80 years later, GCHQ releases new images of Nazi code-breaking computer

An image of the Colossus computer as seen in 1963, merged with the UK flag.

80 years later, GCHQ releases new images of Nazi code-breaking computer
Ars Technica, January 18, 2024
Cracking the Lorenz cipher
By Benj Edwards

“GCHQ unveils new docs on Colossus, a 1943 marvel that let allies “read Hitler’s mind.””


On Thursday, UK’s Government Communications Headquarters (GCHQ) announced the release of previously unseen images and documents related to Colossus, one of the first digital computers. The release marks the 80th anniversary of the code-breaking machines that significantly aided the Allied forces during World War II. While some in the public knew of the computers earlier, the UK did not formally acknowledge the project’s existence until the 2000s.


Colossus was not one computer but a series of computers developed by British scientists between 1943 and 1945. These 2-meter-tall electronic beasts played an instrumental role in breaking the Lorenz cipher, a code used for communications between high-ranking German officials in occupied Europe. The computers were said to have allowed allies to “read Hitler’s mind,” according to The Sydney Morning Herald.


A photo of a surviving Colossus computer in 1963. - GCHQ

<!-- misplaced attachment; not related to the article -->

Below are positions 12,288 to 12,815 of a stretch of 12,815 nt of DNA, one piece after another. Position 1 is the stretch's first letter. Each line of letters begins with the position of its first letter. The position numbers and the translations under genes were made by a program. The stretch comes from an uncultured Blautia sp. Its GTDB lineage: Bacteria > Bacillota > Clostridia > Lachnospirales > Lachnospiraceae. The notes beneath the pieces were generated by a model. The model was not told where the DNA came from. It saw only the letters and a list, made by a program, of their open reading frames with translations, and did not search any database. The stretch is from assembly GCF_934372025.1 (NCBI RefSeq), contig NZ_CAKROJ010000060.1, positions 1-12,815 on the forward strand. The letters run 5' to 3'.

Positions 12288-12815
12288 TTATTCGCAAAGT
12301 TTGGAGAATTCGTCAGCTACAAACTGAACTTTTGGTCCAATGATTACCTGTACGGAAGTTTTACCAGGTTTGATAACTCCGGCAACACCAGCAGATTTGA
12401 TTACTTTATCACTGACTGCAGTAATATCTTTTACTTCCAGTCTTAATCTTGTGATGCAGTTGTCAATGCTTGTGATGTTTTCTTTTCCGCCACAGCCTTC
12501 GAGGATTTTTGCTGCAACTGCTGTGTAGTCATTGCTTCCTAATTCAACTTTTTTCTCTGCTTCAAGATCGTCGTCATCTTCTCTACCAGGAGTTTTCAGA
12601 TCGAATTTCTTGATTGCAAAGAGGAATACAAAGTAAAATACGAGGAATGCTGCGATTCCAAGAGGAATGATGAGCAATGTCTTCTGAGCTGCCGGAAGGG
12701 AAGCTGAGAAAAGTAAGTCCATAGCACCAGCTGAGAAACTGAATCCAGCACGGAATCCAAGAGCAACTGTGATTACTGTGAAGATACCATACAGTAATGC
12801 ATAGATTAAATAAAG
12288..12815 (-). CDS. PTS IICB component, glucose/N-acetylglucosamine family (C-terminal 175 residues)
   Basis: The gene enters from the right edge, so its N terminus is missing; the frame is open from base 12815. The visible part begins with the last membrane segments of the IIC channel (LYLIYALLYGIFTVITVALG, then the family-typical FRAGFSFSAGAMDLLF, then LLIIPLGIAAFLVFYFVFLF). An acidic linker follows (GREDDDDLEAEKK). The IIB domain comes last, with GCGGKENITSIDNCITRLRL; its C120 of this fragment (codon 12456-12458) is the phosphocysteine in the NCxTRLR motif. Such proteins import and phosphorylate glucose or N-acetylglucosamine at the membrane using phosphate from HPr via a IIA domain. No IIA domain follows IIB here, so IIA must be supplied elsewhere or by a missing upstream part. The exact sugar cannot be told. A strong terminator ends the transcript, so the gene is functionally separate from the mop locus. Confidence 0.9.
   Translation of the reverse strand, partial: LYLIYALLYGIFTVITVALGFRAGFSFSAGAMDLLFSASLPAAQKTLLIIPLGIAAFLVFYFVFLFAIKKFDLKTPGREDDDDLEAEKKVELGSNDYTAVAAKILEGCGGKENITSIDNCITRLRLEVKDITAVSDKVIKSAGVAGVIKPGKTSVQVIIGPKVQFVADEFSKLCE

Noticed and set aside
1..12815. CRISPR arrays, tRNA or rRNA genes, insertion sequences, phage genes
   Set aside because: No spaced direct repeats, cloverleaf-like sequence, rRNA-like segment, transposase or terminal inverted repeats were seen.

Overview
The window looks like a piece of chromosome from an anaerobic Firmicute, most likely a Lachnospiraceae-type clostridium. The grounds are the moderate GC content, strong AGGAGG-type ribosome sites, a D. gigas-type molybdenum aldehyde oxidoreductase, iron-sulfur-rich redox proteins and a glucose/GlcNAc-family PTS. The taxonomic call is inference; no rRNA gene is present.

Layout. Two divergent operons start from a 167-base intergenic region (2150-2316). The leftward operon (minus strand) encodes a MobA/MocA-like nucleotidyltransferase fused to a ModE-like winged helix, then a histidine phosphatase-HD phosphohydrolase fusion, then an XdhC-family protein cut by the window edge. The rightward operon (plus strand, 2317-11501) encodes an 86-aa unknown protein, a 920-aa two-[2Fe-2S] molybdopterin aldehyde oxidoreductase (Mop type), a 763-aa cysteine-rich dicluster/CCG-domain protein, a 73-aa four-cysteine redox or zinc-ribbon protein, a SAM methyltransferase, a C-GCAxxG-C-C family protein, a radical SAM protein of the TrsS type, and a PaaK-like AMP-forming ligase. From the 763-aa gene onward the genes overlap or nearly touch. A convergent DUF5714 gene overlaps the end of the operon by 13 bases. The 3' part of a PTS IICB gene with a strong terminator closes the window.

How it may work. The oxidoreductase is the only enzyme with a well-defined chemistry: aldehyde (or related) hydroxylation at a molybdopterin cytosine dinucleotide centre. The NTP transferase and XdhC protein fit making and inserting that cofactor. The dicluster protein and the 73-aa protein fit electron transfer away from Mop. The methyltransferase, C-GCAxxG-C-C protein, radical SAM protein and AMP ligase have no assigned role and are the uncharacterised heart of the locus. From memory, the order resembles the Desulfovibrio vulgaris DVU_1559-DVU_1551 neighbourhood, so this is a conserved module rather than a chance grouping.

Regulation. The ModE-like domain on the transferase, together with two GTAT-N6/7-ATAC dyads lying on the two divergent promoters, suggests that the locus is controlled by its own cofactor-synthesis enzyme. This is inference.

A photo of a surviving Colossus computer in 1963. – GCHQ

The technology behind Colossus was highly innovative for its time. Tommy Flowers, the engineer behind its construction, used over 2,500 vacuum tubes to create logic gates, a precursor to the semiconductor-based electronic circuits found in modern computers. While 1945’s ENIAC was long considered the clear front-runner in digital computing, the revelation of Colossus’ earlier existence repositioned it in computing history. (However, it’s important to note that ENIAC was a general-purpose computer, and Colossus was not.)


GCHQ’s public sharing of archival documents includes several photos of the computer at different periods and a letter discussing Tommy Flowers’ groundbreaking work that references the interception of “rather alarming German instructions.”

Read the Full Article »

About the Author:

Benj Edwards is an AI and Machine Learning Reporter for Ars Technica. For over 16 years, he has written about technology and tech history for sites such as The Atlantic, Fast Company, PCMag, PCWorld, Macworld, How-To Geek, and Wired. In 2005, he created Vintage Computing and Gaming, a blog that pioneered tech history coverage online. He also hosted The Culture of Tech podcast and contributes to the Retronauts podcast. In his free time, he writes and records music, collects vintage computers, and enjoys nature. He lives in Raleigh, NC.

See also: